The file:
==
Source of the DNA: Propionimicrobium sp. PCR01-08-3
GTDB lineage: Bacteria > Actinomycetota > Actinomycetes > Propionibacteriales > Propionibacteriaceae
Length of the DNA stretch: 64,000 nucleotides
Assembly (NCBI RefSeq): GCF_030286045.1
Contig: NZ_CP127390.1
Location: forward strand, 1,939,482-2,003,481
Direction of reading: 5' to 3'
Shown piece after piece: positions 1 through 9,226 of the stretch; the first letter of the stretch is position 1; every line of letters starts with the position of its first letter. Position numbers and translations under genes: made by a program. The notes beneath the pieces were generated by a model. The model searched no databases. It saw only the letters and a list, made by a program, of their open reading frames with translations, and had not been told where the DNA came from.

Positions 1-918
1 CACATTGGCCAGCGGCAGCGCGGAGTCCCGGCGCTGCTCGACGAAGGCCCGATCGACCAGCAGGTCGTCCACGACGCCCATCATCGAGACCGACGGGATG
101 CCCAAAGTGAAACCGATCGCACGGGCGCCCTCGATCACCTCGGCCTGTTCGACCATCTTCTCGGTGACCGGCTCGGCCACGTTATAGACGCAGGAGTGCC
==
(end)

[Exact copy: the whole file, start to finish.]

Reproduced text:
Source of the DNA: Propionimicrobium sp. PCR01-08-3
GTDB lineage: Bacteria > Actinomycetota > Actinomycetes > Propionibacteriales > Propionibacteriaceae
Length of the DNA stretch: 64,000 nucleotides
Assembly (NCBI RefSeq): GCF_030286045.1
Contig: NZ_CP127390.1
Location: forward strand, 1,939,482-2,003,481
Direction of reading: 5' to 3'
Shown piece after piece: positions 1 through 9,226 of the stretch; the first letter of the stretch is position 1; every line of letters starts with the position of its first letter. Position numbers and translations under genes: made by a program. The notes beneath the pieces were generated by a model. The model searched no databases. It saw only the letters and a list, made by a program, of their open reading frames with translations, and had not been told where the DNA came from.

Positions 1-918
1 CACATTGGCCAGCGGCAGCGCGGAGTCCCGGCGCTGCTCGACGAAGGCCCGATCGACCAGCAGGTCGTCCACGACGCCCATCATCGAGACCGACGGGATG
101 CCCAAAGTGAAACCGATCGCACGGGCGCCCTCGATCACCTCGGCCTGTTCGACCATCTTCTCGGTGACCGGCTCGGCCACGTTATAGACGCAGGAGTGCC